You must also consider how too much nitrogen stimulates foliage growth at the expense of fruit production. In this case, nitrogen content should be limited, especially during the fruiting period. A good-quality pepper fertilizer consists of three primary macronutrients: nitrogen, potassium, and phosphorus. Nitrogen enhances green leafy foliage, phosphorus supports healthy root growth and flowering, whereas potassium strengthens pepper plants’ ability to resist or fight infections.

If you look at the fertilizer packaging label, it has an “NPK” rating for instance, 5-10-10. This shows how much of each nutrient the fertilizer has. Pepper plants also need the services of secondary nutrients, which are not present both in the soil and fertilizer.Choosing Right Fertilize

Before planting pepper plants, you should use compost or general organic pepper fertilizer to broadcast the soil, and together with this you can ensure that there is enough nitrogen content in the feeds to support optimal plant development.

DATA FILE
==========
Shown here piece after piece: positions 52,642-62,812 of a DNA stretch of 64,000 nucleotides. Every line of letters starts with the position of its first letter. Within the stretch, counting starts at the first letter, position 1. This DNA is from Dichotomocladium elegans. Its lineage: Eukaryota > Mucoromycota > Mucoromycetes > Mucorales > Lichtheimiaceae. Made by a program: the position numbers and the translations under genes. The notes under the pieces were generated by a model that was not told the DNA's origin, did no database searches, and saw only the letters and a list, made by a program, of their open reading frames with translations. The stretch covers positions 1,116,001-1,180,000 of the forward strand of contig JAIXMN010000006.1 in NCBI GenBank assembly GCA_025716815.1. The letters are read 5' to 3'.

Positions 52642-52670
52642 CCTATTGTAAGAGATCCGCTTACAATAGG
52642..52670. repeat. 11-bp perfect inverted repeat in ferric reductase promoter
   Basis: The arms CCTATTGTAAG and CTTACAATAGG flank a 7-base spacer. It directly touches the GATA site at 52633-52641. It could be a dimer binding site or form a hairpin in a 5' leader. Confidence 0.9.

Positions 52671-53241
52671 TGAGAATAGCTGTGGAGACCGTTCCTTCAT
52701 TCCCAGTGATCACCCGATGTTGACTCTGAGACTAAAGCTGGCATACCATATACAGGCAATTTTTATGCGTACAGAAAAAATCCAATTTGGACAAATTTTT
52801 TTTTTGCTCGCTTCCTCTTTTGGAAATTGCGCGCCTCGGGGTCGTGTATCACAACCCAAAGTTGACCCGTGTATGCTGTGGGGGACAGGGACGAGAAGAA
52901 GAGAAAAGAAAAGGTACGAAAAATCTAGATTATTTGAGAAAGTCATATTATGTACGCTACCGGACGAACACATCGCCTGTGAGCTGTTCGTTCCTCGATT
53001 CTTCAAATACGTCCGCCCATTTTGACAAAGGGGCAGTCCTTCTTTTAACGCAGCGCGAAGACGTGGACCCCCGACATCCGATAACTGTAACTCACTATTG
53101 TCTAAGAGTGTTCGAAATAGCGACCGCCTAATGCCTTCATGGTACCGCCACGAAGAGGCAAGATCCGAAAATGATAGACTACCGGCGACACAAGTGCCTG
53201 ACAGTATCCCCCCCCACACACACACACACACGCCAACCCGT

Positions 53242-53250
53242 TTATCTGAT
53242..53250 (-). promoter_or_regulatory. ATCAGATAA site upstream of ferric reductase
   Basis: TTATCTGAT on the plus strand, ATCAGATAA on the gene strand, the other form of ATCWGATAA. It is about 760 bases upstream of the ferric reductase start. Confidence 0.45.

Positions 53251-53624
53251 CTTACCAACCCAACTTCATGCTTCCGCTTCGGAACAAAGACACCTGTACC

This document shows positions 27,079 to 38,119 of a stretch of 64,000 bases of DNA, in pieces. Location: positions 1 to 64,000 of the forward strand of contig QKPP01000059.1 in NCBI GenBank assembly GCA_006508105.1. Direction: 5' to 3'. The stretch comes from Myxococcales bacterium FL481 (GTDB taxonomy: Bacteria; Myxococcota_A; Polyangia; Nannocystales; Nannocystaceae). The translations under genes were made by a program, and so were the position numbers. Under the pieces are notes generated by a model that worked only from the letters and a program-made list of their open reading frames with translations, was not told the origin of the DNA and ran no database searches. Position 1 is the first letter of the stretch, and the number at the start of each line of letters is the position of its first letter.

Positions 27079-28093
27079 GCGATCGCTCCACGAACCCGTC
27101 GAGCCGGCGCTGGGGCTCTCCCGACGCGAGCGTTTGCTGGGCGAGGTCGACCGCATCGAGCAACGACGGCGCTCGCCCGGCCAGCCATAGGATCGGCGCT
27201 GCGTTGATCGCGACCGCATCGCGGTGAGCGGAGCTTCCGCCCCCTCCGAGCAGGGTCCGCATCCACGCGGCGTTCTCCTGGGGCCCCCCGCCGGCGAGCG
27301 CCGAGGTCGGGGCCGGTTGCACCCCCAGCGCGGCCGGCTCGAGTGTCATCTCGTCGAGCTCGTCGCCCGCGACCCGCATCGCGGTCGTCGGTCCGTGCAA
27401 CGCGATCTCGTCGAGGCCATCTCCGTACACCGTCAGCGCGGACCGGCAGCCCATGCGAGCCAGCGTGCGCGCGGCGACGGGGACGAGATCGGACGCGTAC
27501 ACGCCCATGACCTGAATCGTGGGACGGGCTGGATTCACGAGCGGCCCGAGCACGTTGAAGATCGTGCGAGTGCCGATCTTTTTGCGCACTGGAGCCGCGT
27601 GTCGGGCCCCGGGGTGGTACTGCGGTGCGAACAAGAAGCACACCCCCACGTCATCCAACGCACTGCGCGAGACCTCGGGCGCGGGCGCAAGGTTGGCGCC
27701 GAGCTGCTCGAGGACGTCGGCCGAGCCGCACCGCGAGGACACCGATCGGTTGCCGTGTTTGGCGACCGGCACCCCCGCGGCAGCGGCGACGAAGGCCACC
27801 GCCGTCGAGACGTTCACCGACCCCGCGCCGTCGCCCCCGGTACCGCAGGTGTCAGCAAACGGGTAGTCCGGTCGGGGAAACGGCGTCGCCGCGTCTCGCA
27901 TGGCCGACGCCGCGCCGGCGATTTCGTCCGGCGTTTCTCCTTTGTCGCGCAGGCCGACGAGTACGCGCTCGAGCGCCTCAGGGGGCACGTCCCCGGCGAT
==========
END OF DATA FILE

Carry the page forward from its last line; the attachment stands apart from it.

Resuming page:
In addition to the pre-planting broadcast, you should add around 30 percent of nitrogen to the soil. This amount of nitrogen stimulates stem and foliage development, making the pepper plants big and strong enough to support massive fruit production.

– Being Specific on The Timing

Fertilizing should also be done two weeks after planting when the peppers have established themselves. This prepares the plants for flowering and fruit production, but do notice, that as the harvesting period draws nearer, that is when you should apply the last dose of fertilizer.

Pepper plant fertilizing frequencies may also vary depending on the type and intensity of irrigation concerned. Too much watering means the soil’s nutrients will be washed away constantly, and in such a matter, this issue mainly applies to plants grown on open ground that is exposed to rain. However, potted plants and those grown in greenhouses can be managed easily, making their fertilizing needs comprehensive.